Two years ago, Brother Lang Eric Sundby (Oklahoma, 2018) saw “Woman in Gold,” the story of a Jewish refugee who takes on the Austrian government to recover artwork stolen from her family by the Nazis. Afterward, he learned about a painting at the University of Oklahoma purported to have been stolen by the Nazis. Inspired by the film, he worked to return it to its rightful owner. With the help of Alex Harbach and Spencer Peoples, it was successfully returned to France.
This lead to Brother Sundby founding the Institute for Cultural Restitution, a nonprofit advocating for the return of stolen antiquities throughout the world.
“Our dedication extends far beyond the Jewish community. We work every day to uphold the ideals of Tikkun Olam by fighting to return these looted artifacts to their original homes whether that be France, a Native American tribe, Israel or beyond. Our work defines the movement to restore the decimations that have occurred in the past and to contribute to a future with a more historically aware society.”
“We’re changing the art industry because there has never been a student-run activist organization like ours before. It’s amazing how many people are against returning the items that aren’t rightfully theirs.”
In addition to running a nonprofit and being a full-time student, Brother Sudby is a proud member of the Omega Upsilon chapter, where his brothers challenge him to become the best version of himself. “Being in AEPi has shown me how diverse the Jewish community is. Though our chapter and Jewish community are small, they’ve changed my life.” He has served as both Master and Lt. Master.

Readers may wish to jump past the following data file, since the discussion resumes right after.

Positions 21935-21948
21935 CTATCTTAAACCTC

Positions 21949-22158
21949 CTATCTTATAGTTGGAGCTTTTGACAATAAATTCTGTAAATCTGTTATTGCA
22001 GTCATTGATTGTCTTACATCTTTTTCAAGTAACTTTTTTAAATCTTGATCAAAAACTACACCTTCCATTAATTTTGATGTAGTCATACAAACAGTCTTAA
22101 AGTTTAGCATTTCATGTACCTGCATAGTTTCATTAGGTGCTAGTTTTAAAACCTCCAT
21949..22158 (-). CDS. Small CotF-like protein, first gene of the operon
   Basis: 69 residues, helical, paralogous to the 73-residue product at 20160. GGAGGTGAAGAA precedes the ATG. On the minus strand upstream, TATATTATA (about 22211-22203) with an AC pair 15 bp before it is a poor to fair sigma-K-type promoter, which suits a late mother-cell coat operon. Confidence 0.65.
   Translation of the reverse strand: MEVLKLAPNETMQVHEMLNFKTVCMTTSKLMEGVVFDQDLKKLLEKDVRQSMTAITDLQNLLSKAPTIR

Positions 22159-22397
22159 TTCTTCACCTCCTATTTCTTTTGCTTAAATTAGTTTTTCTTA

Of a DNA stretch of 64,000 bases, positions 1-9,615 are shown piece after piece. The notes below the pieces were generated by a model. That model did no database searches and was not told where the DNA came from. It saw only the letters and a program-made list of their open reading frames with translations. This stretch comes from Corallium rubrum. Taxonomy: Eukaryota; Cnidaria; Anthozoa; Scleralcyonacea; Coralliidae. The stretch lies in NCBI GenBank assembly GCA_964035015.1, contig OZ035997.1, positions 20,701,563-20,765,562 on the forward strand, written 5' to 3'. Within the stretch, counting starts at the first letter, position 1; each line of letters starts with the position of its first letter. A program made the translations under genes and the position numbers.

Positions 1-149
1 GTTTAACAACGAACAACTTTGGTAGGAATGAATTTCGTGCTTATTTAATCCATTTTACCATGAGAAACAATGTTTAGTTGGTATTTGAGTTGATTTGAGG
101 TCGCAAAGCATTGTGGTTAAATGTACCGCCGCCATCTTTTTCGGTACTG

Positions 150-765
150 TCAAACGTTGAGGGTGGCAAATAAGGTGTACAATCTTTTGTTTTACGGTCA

Recently, Brother Sundby attended a conference hosted by the Commission for Looted Art in Europe. “There are few people in the field of restitution, but this conference brings us all together to discuss how we can help Holocaust survivors recover their lost antiquities before they pass away. It’s imperative that we continue this work as I’ve never met a survivor or the family of a survivor who wasn’t emotionally moved by receiving their art back. It doesn’t bring full justice, but for some it heals wounds.”
Brother Sundby will graduate this coming May and will remain heavily involved with the Institute for Cultural Restitution. You can learn more about it at holocaustfoundation.org.